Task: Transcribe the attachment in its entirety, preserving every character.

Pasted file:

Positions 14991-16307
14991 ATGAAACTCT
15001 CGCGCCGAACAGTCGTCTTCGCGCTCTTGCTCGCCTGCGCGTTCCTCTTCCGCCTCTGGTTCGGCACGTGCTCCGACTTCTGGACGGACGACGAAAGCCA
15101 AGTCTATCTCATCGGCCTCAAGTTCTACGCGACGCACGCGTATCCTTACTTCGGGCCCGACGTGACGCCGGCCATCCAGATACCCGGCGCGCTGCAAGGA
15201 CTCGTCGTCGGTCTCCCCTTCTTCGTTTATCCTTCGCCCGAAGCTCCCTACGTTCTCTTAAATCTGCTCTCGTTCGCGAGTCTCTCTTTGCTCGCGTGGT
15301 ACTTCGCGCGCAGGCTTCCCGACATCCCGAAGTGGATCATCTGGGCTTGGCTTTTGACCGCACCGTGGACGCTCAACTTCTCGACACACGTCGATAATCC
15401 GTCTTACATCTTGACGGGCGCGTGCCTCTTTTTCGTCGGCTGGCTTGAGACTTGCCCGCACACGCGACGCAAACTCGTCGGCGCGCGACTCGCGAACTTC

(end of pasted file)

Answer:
Positions 14991-16307
14991 ATGAAACTCT
15001 CGCGCCGAACAGTCGTCTTCGCGCTCTTGCTCGCCTGCGCGTTCCTCTTCCGCCTCTGGTTCGGCACGTGCTCCGACTTCTGGACGGACGACGAAAGCCA
15101 AGTCTATCTCATCGGCCTCAAGTTCTACGCGACGCACGCGTATCCTTACTTCGGGCCCGACGTGACGCCGGCCATCCAGATACCCGGCGCGCTGCAAGGA
15201 CTCGTCGTCGGTCTCCCCTTCTTCGTTTATCCTTCGCCCGAAGCTCCCTACGTTCTCTTAAATCTGCTCTCGTTCGCGAGTCTCTCTTTGCTCGCGTGGT
15301 ACTTCGCGCGCAGGCTTCCCGACATCCCGAAGTGGATCATCTGGGCTTGGCTTTTGACCGCACCGTGGACGCTCAACTTCTCGACACACGTCGATAATCC
15401 GTCTTACATCTTGACGGGCGCGTGCCTCTTTTTCGTCGGCTGGCTTGAGACTTGCCCGCACACGCGACGCAAACTCGTCGGCGCGCGACTCGCGAACTTC